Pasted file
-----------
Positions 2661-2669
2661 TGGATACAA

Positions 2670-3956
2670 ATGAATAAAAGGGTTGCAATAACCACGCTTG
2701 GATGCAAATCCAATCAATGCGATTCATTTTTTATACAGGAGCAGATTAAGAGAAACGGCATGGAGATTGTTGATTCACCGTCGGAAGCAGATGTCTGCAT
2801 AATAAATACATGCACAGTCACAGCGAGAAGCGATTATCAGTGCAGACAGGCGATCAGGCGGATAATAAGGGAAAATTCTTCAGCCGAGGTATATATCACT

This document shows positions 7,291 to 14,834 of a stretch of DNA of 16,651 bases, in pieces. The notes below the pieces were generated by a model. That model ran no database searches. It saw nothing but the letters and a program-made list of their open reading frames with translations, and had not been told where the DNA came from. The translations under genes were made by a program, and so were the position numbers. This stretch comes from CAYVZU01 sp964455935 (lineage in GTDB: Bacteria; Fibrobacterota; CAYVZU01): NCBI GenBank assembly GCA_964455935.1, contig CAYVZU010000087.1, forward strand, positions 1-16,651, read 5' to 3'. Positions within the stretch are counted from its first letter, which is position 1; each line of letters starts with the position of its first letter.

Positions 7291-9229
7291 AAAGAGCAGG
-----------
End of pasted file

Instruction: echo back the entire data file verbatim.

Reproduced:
Positions 2661-2669
2661 TGGATACAA

Positions 2670-3956
2670 ATGAATAAAAGGGTTGCAATAACCACGCTTG
2701 GATGCAAATCCAATCAATGCGATTCATTTTTTATACAGGAGCAGATTAAGAGAAACGGCATGGAGATTGTTGATTCACCGTCGGAAGCAGATGTCTGCAT
2801 AATAAATACATGCACAGTCACAGCGAGAAGCGATTATCAGTGCAGACAGGCGATCAGGCGGATAATAAGGGAAAATTCTTCAGCCGAGGTATATATCACT

This document shows positions 7,291 to 14,834 of a stretch of DNA of 16,651 bases, in pieces. The notes below the pieces were generated by a model. That model ran no database searches. It saw nothing but the letters and a program-made list of their open reading frames with translations, and had not been told where the DNA came from. The translations under genes were made by a program, and so were the position numbers. This stretch comes from CAYVZU01 sp964455935 (lineage in GTDB: Bacteria; Fibrobacterota; CAYVZU01): NCBI GenBank assembly GCA_964455935.1, contig CAYVZU010000087.1, forward strand, positions 1-16,651, read 5' to 3'. Positions within the stretch are counted from its first letter, which is position 1; each line of letters starts with the position of its first letter.

Positions 7291-9229
7291 AAAGAGCAGG